University of BRISTOL




The Team






Synthesising Facial Emotions

David Oziem, Lisa Gralewski, Neill Campbell, Colin Dalton, David Gibson and Barry Thomas

Theory and Practice of Computer Graphics (EG UK),
Bournemouth 8-10th June 2004

Downloads: [pdf] [pps] [zip]

Example: Crowd scene of multiple emotions. All generated clips from both methods are random and therefore all characters will have a different motion signature.

We present two approaches for the generation of novel video textures which portray a human expressing different emotions. Here training data is provided by video sequences of an actress expressing specific emotions such as angry, happy and sad. The main challenge of modelling these video texture sequences is the high variance in head position and facial expression. Principal Components Analysis (PCA) is used to generate so called ‘motion signatures’ which are shown to be complex and have non-Gaussian distributions.
The first method uses a combined appearance model to transform the video data into a lower dimensional Gaussian space. This can then be modelled using a standard autoregressive process. The second technique presented extracts sub-samples from the original data using short temporal windows, some of which have Gaussian distributions and can be modelled by an autoregressive process (ARP). We find that the combined appearance technique produces more aesthetically pleasing clips but does not maintain the motion characteristics as well as the temporal window approach.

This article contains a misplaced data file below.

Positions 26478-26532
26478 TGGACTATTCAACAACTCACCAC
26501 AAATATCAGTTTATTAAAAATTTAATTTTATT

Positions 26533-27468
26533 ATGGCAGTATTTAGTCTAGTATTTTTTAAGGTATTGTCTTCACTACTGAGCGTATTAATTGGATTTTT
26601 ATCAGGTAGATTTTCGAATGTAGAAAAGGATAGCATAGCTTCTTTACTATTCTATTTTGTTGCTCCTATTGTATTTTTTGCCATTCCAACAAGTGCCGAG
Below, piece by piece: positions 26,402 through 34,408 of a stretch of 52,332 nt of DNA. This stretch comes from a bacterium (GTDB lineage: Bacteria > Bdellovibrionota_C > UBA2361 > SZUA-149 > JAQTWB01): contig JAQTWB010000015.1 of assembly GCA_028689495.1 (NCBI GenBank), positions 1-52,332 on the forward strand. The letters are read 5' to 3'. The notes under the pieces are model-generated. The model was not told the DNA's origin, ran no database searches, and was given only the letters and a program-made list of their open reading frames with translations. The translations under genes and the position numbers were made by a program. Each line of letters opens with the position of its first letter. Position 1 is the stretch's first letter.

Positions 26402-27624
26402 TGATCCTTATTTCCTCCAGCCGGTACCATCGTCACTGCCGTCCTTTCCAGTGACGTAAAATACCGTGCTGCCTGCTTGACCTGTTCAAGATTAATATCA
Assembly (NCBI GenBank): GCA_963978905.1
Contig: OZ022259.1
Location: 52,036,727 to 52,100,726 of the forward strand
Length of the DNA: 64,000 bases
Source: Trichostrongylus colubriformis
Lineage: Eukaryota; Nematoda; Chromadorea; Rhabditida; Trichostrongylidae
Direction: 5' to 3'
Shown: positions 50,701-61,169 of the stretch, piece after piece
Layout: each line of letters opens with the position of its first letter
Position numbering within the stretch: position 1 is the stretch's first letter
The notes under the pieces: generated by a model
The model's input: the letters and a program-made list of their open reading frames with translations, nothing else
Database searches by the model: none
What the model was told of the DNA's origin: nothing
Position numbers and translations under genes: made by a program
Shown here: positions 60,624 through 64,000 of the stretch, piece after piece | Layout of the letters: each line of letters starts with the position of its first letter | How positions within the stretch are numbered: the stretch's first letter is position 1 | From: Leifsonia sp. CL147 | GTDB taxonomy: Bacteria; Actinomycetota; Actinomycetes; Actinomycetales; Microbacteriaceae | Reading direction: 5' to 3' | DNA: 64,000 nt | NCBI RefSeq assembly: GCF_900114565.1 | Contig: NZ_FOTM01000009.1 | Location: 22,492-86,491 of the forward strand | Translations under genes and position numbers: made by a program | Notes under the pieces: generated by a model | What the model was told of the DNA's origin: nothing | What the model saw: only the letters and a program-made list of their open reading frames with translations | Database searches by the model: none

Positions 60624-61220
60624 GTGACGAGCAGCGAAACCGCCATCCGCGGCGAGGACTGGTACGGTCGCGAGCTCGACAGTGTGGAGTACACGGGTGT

Video Samples

crowd scene (23Mb)
generated angry sequence using the combined appearance model (1Mb)
original angry clip (5Mb)
generated angry sequence using the copying and ARP method (2Mb)
labelled footage (1Mb)
shape space (2Mb)
example of a video texture (15Mb)
generated sad sequence using the combined appearance model (1Mb)
original sad clip (1Mb)
texture space (24Mb)
original data (3Mb)
generated sad sequence using the copying and ARP method (2Mb)

Last Modified: Tuesday, August 30, 2005 10:13 AM , By David Oziem
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Updated: 30 August 2005